Putting Together an ECM Project Team Part 3
Part 3 – The Project Team
In previous blogs on this same subject, we have discussed the role of Executive Management in the overall Project Team effort. And what elements from the internal organization would likely comprise an effective team. In summary, vibrant and effective executive leadership is likely to be critical in solidifying the vision for the project. The target of effort to achieve project acceptance and enthusiasm is cascading in that the focus of executive leadership is middle management. The components of a project team may be different for each organization or type of organization – whatever best suites the particular organizational structure, and what special considerations there might be in the project (i.e. does it involve web content, collaboration, integration with ERP or SharePoint environments, etc.).
The Role of Line of Business Managers in the Project Team
As your project will likely either be addressing a limited requirement of a single department or two, or will be the start of an enterprise wide implementation of ECM, it is always recommended that it focus on a manageable quantity of work – normally one or two Departmental or workgroup solutions. Enterprise wide ECM, ERM, and Business Process Management implementations usually start with one or two departments. The Department(s) chosen for the Project are normally those where enthusiasm for improvements is high, cooperation is supportive, and where the business entity will benefit highly from the application of ECM technologies.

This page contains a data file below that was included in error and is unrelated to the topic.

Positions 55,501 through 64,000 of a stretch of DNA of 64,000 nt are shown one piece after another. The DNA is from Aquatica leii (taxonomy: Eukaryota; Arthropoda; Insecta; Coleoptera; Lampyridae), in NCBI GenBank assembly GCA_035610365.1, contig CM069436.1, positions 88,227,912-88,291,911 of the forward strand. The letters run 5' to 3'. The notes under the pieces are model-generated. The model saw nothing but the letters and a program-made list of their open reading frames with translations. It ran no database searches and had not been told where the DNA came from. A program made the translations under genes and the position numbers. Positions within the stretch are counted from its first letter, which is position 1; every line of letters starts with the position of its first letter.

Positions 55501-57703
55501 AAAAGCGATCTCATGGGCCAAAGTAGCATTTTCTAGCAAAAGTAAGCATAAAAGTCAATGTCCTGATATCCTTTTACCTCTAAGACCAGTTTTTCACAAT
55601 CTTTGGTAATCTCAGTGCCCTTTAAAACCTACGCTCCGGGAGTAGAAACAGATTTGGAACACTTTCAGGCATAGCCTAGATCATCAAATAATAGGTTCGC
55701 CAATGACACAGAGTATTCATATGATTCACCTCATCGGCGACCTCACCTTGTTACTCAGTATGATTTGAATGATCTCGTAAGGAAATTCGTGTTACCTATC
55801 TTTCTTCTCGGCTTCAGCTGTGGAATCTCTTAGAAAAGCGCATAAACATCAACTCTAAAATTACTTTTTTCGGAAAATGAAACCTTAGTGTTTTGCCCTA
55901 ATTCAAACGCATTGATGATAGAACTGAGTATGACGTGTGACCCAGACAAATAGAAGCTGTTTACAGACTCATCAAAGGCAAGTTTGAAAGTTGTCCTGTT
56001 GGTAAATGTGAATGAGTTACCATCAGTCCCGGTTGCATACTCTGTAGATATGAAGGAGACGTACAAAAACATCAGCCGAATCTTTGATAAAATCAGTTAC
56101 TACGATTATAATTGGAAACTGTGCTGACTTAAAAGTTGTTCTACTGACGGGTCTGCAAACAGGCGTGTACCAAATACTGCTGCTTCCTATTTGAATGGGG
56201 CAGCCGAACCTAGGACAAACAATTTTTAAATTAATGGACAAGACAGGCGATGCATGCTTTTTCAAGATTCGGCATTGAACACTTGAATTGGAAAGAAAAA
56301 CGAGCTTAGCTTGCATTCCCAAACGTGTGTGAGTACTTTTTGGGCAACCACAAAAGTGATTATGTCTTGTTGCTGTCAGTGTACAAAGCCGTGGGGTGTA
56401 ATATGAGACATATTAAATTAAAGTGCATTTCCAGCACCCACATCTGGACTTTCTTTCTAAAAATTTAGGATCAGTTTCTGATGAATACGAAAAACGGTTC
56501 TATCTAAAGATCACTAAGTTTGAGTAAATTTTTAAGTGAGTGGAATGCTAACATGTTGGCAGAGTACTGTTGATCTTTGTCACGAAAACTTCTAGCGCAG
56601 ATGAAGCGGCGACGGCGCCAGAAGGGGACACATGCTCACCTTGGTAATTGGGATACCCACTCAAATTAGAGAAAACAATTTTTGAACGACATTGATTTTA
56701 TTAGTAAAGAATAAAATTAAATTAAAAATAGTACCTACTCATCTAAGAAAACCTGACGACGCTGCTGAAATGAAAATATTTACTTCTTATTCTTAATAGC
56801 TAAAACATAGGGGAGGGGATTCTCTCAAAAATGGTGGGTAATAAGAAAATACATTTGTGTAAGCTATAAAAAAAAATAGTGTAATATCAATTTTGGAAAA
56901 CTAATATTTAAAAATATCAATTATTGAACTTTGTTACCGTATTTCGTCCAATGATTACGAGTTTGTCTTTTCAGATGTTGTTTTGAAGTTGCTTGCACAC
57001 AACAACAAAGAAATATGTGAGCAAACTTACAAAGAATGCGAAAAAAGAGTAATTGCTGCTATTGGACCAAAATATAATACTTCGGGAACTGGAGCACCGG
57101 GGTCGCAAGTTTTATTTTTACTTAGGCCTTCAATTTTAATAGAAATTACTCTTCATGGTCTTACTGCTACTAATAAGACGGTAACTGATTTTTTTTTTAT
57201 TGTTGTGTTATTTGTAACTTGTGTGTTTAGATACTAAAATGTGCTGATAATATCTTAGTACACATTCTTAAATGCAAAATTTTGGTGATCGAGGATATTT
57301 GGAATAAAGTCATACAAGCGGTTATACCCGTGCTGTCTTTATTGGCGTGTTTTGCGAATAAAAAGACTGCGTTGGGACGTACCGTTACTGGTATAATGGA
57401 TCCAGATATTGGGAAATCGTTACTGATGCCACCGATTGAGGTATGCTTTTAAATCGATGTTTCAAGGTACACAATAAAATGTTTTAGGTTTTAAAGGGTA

Starting with one or two areas that have been carefully selected based on their high potential for success and strong need for improvement, permits the rapid and clear demonstration of ECM technology benefits – and that strong example can assist in the acceptance of the larger project to come across the enterprise.
Departmental management and supervisory involvement and strong support is crucial. The organization’s line-of-business (LOB) managers understand the routine and cyclical “problems and challenges” of business operations. They are operational experts within their areas of responsibility, know the character of the staff resources they have to work with, entity strengths and weaknesses, the potential to accept change, and what “change management” efforts should be implemented. These LOB Managers and supervisors routinely “concentrate on organizational effectiveness through current processes” they will become the bridges that will carry the success of the ECM project forward into routine of daily work production.
The LOB Managers and other key supervisory or lead personnel need to be considered for the Project Team for either full involvement, or participation in the development of specific new process or workflow designs.
- They are most cognizant of what is done in their departments and why, what documents are received and how they are processed, the various sources of data (paper from internal and mail sources, voice mails, emails, internet provided input, etc.).
- They understand the decision criteria in the flow of work, the point where specific processes are needed, risks to successful processing, exception processing, and all the rest of the challenges that will need to be considered in a process design.
- They also know which other business areas need access to their documents and data.
- They usually have the only available insight into key details regarding operational systems, processes, and policies that support their organization’s mission.
When you apply ECM and BPM technology to an organization’s routine processes, you must have input and significant levels of planning participation from the managers and key personnel who are most familiar with operations so they can ensure that the new system will be successful in meeting objectives at all meaningful levels. These people are needed to allow the project team to reach all objectives through consistent operational production.
From time to time this blog will continue with the subject of project team challenges, some considerations to remember, use of supporting vendor resources, and some recommended methods for implementation.
Neil W. Lindsey, ECMm, CDIA+
Project Manager / Senior Business Analyst